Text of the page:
I decided to use this information to analyze the movement against HB 1557. I searched Twitter for tweets related to the bill to see what was being pushed by the algorithm the most. In the end, I found mainly news articles about the bill’s progress through the legislative process, as well as a lot of conservative tweets in favor of the bill. These tweets contained vile amounts of homophobia. As a major supporter of the LGBT+ community, this broke my heart and even frustrated me. There were endless tweets hating the LGBT+ community and people who support it. I was even found by a troll off a Representative’s page where I was advocating against the bill. The troll found my personal social media page and proceeded to harass me due to my support for the LGBT+ community.
I knew this situation was not one I could handle on my own. This situation and hatred made me spiral, and I fell into a depressive episode.
It was a difficult time, so I decided to create a support system at UCF.
This system consisted of my fellow peers in the Democratic clubs and my professor for the course. With their support, I overcame this depressive episode and finished this semester strong.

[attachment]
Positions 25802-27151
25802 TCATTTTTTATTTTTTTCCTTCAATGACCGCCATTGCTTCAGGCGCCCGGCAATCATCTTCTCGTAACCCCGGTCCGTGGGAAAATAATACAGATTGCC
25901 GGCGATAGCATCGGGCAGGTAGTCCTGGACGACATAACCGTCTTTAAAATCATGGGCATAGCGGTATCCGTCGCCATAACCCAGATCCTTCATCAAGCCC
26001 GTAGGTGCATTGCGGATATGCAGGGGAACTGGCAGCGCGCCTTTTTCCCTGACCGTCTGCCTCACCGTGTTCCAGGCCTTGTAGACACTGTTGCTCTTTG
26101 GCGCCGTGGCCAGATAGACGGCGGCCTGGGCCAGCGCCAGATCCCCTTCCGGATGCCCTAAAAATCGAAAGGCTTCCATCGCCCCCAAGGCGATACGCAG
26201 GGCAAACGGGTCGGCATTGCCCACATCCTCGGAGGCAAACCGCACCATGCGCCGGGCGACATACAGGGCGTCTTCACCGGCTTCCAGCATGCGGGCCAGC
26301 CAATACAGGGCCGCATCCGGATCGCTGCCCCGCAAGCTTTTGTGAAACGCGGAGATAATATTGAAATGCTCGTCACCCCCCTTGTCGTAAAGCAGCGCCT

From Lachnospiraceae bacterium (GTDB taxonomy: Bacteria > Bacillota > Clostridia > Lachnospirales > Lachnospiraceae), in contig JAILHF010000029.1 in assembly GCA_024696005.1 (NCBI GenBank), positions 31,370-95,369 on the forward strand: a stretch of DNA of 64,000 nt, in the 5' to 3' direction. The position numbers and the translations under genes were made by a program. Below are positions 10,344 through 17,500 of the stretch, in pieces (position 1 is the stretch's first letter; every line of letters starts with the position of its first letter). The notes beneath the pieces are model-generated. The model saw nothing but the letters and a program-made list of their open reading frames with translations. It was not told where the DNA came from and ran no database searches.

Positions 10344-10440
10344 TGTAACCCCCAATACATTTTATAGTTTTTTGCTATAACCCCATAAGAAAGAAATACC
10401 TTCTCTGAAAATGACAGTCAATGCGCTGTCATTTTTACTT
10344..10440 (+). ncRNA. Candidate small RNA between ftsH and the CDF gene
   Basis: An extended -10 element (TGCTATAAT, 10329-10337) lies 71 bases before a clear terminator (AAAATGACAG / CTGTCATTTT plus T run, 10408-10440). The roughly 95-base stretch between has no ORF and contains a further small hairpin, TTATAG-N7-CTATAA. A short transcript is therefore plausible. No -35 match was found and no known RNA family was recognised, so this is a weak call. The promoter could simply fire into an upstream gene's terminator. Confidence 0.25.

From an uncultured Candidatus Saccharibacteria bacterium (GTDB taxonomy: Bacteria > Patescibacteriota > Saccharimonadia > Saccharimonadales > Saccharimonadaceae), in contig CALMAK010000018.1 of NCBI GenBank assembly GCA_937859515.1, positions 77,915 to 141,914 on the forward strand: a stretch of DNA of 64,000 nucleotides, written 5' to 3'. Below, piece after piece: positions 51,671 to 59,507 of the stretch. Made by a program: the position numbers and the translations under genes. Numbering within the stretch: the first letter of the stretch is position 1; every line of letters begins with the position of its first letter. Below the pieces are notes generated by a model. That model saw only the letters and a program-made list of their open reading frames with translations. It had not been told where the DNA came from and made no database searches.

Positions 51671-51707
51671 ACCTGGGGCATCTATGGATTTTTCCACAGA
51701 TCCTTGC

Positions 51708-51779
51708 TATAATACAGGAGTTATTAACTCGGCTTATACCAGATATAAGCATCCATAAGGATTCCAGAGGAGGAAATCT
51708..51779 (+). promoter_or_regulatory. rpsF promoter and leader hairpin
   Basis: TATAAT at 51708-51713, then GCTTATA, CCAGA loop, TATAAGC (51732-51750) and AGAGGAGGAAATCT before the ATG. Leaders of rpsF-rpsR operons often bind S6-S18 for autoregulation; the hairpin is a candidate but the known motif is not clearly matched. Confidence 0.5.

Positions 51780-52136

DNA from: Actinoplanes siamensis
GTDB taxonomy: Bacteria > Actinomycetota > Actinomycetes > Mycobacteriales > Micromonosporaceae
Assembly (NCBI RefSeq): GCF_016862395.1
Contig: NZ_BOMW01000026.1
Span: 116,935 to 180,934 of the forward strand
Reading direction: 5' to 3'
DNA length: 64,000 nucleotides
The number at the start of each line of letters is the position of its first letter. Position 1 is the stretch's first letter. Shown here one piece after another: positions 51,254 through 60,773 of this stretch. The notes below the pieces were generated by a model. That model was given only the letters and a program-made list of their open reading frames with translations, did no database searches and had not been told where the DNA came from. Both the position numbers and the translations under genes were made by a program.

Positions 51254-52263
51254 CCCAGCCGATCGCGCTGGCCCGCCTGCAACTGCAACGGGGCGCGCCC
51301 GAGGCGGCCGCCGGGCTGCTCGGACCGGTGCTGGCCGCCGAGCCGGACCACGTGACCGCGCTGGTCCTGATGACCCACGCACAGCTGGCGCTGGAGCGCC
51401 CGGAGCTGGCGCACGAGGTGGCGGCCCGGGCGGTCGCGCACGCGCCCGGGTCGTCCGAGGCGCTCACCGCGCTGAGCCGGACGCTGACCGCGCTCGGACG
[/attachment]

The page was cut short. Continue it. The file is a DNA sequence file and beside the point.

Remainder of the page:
At UCF, we have two Democrat clubs: The Young Democratic Socialists of America (@ucf_ydsa on Instagram) and the College Democrats (@demsucf on Instagram). I am a member of both and attend their events. One event in particular from the CollegeDems and YDSA helped me discover a new path while shining some hope. This was their panel about the Don’t Say Gay bill with guests like Democratic candidate Charlie Crist for governor, Rep Eskamani, and Rep Carlos G. Smith. This panel discussed what people could do to combat the bill and what comes after. Some things they mentioned was creating a support system, staying educated, and making sure your advocacy makes it past social media.